Ceylon Tea Trails’ morning ritual of bed tea.In the highlands of the ‘teardrop island’, Helen Anderson follows a perfect brew on its journey from field to fine china cup.
Rain, gentle as the Buddha’s gaze, falls on the tea gardens of Ceylon.
At midnight, a tea-factory manager wakes in Bogawantalawa and checks the weather. He brews the first of several cups of his finest, this one to help him focus on the most important decision of the day – the precise length of time to allow the oxidising of today’s crop of tea. If the weather is dry and temperate, he might set the oxidising time at two hours and 40 minutes. Today will be wet and cool, so he sets the time at two hours and 50 minutes. There is no room for error.
Seven hours later, there’s a gentle knock on my door and Janaka the butler delivers bed tea: a wooden tray lined with a white paper doily and carrying a fine white china cup and saucer, a six-cup pot of BOP No. 14 (broken orange pekoe), perfectly brewed and strained, jugs of hot and cold milk, and a bowl of large-grain white sugar.
By the time I’ve sipped two cups in my pyjamas, the tea pluckers have started work on the terraces surrounding Tientsin, the 1888 tea-planter’s bungalow in which I’ve woken in a four-poster bed. In a job that requires dexterity and stamina, the pluckers – all women wrapped in saris – fill sacks with leafy tips, each of which must be precisely two leaves and a bud.
Every day begins this way at Ceylon Tea Trails in the central highlands of Sri Lanka. Owned by the Dilmah tea company, the venture comprises four historic bungalows on working tea estates linked by walking trails and each staffed by a team of butlers and chefs. This is one of the finest of a clutch of high-end boutique travelling experiences in the “teardrop island”, combining the nation’s two most important revenue sources: tea and tourism.
Sri Lanka slipped off the map for many travellers during the brutal 30-year civil war between Tamil separatists and the Sinhalese regime, though foreigners were never targeted. Hostilities ended in May 2009 and travellers are returning to witness a nation in recovery and to enjoy the island’s astonishing beauty and diversity.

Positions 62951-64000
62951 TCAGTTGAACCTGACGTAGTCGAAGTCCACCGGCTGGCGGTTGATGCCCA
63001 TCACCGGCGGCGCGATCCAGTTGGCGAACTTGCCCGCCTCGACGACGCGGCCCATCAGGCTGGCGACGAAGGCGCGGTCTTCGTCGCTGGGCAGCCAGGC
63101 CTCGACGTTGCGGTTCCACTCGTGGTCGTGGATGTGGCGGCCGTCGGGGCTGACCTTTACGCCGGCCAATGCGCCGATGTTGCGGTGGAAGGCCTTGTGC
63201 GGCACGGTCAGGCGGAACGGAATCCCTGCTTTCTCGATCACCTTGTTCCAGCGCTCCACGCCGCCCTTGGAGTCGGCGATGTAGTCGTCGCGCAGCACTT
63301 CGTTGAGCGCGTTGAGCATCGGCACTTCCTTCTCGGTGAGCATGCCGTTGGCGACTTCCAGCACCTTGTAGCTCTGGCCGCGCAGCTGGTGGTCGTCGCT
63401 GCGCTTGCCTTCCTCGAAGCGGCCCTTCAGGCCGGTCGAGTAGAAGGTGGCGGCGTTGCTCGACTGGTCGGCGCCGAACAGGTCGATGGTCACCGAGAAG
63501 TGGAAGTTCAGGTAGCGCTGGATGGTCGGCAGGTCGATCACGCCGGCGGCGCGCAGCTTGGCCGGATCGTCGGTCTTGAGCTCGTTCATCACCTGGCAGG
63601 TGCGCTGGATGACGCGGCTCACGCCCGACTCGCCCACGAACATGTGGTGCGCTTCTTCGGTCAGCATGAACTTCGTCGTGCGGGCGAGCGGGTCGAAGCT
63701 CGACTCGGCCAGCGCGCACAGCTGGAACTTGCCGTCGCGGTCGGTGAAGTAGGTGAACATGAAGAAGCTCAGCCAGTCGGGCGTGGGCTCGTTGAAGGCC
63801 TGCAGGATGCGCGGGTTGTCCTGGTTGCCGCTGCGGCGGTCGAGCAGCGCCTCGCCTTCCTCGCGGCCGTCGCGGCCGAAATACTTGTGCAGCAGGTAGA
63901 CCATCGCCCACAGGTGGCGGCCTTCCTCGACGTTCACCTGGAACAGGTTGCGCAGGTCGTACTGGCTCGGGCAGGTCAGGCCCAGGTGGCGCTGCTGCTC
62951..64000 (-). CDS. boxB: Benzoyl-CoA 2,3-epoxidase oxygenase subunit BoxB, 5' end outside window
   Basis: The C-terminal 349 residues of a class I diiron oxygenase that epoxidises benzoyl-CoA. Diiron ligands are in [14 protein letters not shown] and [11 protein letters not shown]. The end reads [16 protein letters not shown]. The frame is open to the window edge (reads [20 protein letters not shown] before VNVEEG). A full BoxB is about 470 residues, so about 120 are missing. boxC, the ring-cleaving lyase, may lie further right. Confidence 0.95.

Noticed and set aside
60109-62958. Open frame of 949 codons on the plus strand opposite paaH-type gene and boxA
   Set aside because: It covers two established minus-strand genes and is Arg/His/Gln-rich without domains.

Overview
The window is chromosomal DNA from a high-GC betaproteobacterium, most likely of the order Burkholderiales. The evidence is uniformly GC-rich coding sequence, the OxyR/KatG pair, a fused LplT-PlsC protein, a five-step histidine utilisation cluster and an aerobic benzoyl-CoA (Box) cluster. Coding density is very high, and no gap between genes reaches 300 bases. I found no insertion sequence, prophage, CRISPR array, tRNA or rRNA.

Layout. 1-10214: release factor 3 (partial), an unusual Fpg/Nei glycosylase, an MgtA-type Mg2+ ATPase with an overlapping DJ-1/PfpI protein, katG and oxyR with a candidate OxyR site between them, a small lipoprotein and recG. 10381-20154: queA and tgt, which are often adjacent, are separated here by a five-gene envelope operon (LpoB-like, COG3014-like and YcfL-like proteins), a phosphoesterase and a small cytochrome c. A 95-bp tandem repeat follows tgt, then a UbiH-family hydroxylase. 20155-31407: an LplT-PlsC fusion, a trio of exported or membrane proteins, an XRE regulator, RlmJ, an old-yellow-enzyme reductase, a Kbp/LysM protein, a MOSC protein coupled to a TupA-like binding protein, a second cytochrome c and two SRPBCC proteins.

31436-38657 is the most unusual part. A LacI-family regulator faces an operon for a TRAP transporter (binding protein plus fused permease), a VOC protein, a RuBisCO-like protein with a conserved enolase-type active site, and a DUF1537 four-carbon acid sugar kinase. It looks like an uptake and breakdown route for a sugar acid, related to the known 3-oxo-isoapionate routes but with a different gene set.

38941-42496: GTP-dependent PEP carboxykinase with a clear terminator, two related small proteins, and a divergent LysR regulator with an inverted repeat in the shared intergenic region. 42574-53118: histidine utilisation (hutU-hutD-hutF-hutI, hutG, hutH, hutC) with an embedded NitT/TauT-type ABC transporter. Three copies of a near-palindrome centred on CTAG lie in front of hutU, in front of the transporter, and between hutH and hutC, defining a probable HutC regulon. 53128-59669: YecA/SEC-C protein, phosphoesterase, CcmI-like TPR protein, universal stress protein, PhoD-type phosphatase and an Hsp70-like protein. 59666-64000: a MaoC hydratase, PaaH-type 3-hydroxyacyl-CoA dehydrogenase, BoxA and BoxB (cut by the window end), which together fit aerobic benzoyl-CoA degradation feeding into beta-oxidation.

With a land mass about the size of Tasmania, it has 5000 wild elephants, the well-preserved ruins of ancient cities, jungles, dry forest, sapphires, highland tea estates, beaches, a complex history, spicy cuisine and thousands of stories. Most of the new tourist ventures are boutique in scale and high in style, funded by private investment and staffed by highly skilled Sri Lankans.
An unmissable part of the Tea Trails experience is a tour and tasting at Norwood tea factory, not far from one of the bungalows. The first sacks filled with the morning’s harvest are arriving by truck and being weighed as we join the tea planter-in-residence, Andrew Taylor, in the first-floor withering room. He’s a fourth-generation tea planter, with an encyclopaedic knowledge of the industry and art of tea drinking and a fruity Lankan-Scottish accent full of extravagantly rolling Rs. His great-grandfather’s first cousin, James Taylor, is credited with founding the island’s tea industry in 1867, after leaf blight destroyed all the coffee estates planted by the British in the early 1800s. Camellia sinensis, by contrast, succumbed to few diseases and Ceylon tea, as it’s still called, thrives in four distinct elevations, from sea level to 1800 metres. Who knew there was so much technical precision and accumulated wisdom in a good cup of tea?
“Are we ready?” asks Taylor, and he plunges into the history of tea, its chemical composition (enzymes, polyphenols, three oils creating the aroma), its remarkable health benefits and its labour-intensive agriculture (each of hundreds of thousands of camellia bushes must be plucked four times a month by 670 pluckers employed on Norwood estate’s 530 hectares).
Freshly plucked tea smells a little like newly mown lawn, and it’s spread on long, open withering troughs around which air is circulated by fans for 16 to 18 hours (Taylor describes the role of the withering supervisor, joking: “Don’t give me that withering look, Helen”). It takes 20,000 kilograms of plucked leaves to make 5000 kilograms of black tea. The withered tea is fed into four rollers, triggering oxidation and the start of a fascinating chain of events that must be achieved precisely within today’s time frame of two hours and 50 minutes. This is done with surprisingly low-tech machinery and a high degree of care.
The rolled tea is minced, sifted and spread on 10 white-tile fermenting slabs. Fermentation (the critical difference between black and green tea) is halted by drying the leaves at 120 degrees for precisely 21 minutes before they’re cooled, collected into blue plastic tubs and sifted through a series of screens to create five grades of tea, then packed into foil-lined 58-kilogram sacks. A sample is tasted on site and another sent to Colombo, where a broker will sip and value the batch and sell it at auction every Wednesday for an average price of 400 rupees ($3) a kilogram. Within three weeks of plucking, the tea is sold, blended, packaged, shipped and plucked for a second time from supermarket shelves around the world.